In those days, the nuclear industry’s safety analysis, which Fred had referred to, said the chance of a “core damage event” (meaning partial or total meltdown) was one in 10,000 per reactor year. Not long after that, a new calculation on newer equipment put the chance at one in 20,000. Now we have newer reactors that are supposed to have a likelihood of one in 50,000, and we are promised future reactors that cannot melt down at all. The great majority of reactors running today have a one in 20,000 likelihood, so I will hope to be pardoned if I apply that figure to all of them for the sake of simplicity.

Over the years, we have accumulated very roughly 20,000 reactor years of nuclear power. That means that the number of core damage events should have been about one. But we have not had one. We have had one such event at Chernobyl, in the USSR; three at Fukushima, in Japan; three in the US, including the two already mentioned plus Three Mile Island; two at Saint-Laurent, in France, on separate occasions; one at Jaslovské Bohunice, Czechoslovakia; one at Chapelcross, in Scotland.

Please note that I have only included reactors supplying energy commercially to the grid in this list. Some of the more notorious disasters, such as the Windscale fire in England, the Lucens reactor in Switzerland, and various military reactors are not included. Also please note that there are possibilities that meltdowns at some commercial reactors may have gone unreported or been reported as other types of problems; I am not convinced that the incident at Greifswald, in East Germany, did not include core damage. And who knows what might have happened in the USSR that we were never told about?

Where one core damage event should have been expected, at least 11 happened. Clearly, in practice the safety analysis calculations were off by over an order of magnitude. I don’t see how this can be disputed.

We should ask why this happened and how it can be corrected. Again, studying this over the years, I have come to the conclusion that there is a common thread among all these events, and it is something that was intentionally overlooked in the calculations. That one thing is the human factor, the likelihood that human failure will cause a meltdown.

I use the word ‘intentionally,’ intentionally. Looking into the calculations, I realized (and please correct me, if you can show I am wrong) that human failure cannot be quantified, and nothing is included among the numbers unless it can be quantified. In other words, you cannot calculate human failure, so you leave it out of whatever formulas you prepare. Doing so, you ignore the biggest cause of nuclear failure in your safety analysis.

If you want to counter that the Fukushima Disaster did not result from human failure, I will thank you. This is a great example of both human failure, and how it can be ignored in a manner that is very hard to notice, unless a spotlight is shone on it.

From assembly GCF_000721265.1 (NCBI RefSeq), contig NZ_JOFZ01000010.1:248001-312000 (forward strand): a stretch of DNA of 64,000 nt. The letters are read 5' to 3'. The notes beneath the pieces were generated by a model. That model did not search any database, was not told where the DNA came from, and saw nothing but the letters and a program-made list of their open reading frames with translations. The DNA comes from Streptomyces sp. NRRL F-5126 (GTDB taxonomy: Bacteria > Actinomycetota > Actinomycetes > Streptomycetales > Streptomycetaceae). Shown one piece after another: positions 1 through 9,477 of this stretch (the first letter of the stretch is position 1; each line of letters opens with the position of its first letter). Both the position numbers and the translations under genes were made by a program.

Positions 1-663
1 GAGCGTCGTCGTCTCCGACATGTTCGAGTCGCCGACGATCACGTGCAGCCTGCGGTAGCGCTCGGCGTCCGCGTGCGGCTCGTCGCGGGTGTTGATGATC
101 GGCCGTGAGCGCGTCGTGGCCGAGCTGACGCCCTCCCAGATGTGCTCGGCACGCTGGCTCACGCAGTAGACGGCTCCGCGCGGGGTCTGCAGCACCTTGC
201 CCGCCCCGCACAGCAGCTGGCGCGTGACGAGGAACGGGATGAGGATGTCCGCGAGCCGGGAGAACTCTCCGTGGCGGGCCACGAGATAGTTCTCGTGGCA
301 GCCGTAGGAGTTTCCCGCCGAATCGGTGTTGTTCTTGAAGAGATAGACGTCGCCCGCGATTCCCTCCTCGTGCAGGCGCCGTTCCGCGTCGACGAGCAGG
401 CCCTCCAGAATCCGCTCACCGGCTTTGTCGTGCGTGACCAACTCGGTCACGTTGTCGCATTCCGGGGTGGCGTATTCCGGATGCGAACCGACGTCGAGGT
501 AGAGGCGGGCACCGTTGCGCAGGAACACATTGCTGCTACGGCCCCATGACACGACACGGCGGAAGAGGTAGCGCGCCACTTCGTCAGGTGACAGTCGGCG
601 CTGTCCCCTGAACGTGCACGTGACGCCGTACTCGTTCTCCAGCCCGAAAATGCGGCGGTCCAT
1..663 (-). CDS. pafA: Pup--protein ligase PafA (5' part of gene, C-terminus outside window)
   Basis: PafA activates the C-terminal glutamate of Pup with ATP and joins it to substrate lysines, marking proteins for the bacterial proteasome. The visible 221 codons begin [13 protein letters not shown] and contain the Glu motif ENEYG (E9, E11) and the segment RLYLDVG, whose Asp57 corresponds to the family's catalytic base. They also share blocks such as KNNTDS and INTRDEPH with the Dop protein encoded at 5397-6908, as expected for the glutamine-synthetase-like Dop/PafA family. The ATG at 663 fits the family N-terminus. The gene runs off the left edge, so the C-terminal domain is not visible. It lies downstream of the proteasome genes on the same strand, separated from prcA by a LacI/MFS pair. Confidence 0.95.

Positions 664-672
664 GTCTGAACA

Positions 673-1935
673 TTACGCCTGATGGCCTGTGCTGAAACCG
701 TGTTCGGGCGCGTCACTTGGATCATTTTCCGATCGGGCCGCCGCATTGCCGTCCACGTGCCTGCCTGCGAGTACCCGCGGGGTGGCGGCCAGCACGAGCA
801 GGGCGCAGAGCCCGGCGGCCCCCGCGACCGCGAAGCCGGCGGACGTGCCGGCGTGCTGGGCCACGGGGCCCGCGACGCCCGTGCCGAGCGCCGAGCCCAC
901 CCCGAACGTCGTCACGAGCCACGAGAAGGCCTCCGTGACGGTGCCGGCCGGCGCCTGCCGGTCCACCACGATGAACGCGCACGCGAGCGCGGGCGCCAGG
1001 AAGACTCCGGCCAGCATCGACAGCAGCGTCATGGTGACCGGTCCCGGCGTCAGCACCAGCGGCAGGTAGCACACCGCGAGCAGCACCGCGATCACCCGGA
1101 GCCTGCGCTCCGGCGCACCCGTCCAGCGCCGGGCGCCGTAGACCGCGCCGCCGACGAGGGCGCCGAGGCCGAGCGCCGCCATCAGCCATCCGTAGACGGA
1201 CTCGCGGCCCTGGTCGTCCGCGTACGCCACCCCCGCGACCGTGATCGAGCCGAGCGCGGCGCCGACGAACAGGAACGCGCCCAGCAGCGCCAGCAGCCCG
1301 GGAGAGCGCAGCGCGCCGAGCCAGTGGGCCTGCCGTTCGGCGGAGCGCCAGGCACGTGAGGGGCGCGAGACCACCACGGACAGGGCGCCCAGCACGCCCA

The Fukushima Daiichi plant was protected by a 5.7 meter (18.7 feet) sea wall. The Tohoku tsunami that hit it, which arose from the most powerful earthquakes ever recorded in Japan, was 14.5 meters (47.6 feet) tall at the plant. To get a grasp on what this means, remember that a tsunami of this type is not an ordinary wave that quickly crashes and withdraws, it is a rise in the water level than keeps going on for a period of time, possibly several minutes. So for a period that must have felt terrifyingly long to those who witnessed it, water kept rising until it was nearly 8.8 meters (28.9 feet) higher than the sea wall. Videos of the Tohoku tsunami show the effect.

The nuclear industry’s response to this could be summed up in the question: Who could have predicted such a thing? But that fails utterly to recognize some facts. The sea wall was clearly too low, based on the region’s history.

To start with, the earthquake was the most powerful on record, but the records only go back to 1900. The 14.5-meter wave at Fukushima Daiichi was not the highest that the tsunami produced. The highest wave it had was 40.5 meters (133 feet) in Iwate Prefecture. But we should recognize this was not really the unique event it seemed. Limiting our look to other tsunamis on the northeastern coast of Japan, we could count the 1896 Sanriku Earthquake, which had waves of up to 30 meters (100 feet), and the 1933 Sanriku Earthquake, which had waves of up to 28.7 meters (94 feet).

Both of these events happened less than 100 years before the Fukushima power plant was designed in the early 1970s. They should have been taken into account for construction of sea walls. In fact, they were taken into account for building a 15.5-meter (51 feet) flood gate at Fudai, Iwate, a village of roughly 2,600 people. The waves were higher there than at Fukushima Daiichi, but they barely topped the flood gate, and no one it protected was killed.

So why did Fukushima Daiichi have a 5.7-meter sea wall? I would say it was clearly a matter of human failure. Though I have to admit that reality might have been very different, I can picture someone walking into a room with a group of engineers in it, and asking how tall the sea wall was going to be. And the answers comes back as a question, “What is the budget?”

I have never seen the nuclear industry address the question of why their safety analysis calculations are off by an order of magnitude. Until they do, and I think it should include a gigantic mia culpa, my own choice would be not to allow any of their fantastical designs to be built.

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George Harvey

A retired computer engineer, George Harvey researches and writes on energy and climate change, maintains a daily blog (, and has a weekly hour-long TV show, Energy Week with George Harvey and Tom Finnell. In addition to those found at CleanTechnica, many of his articles can be found at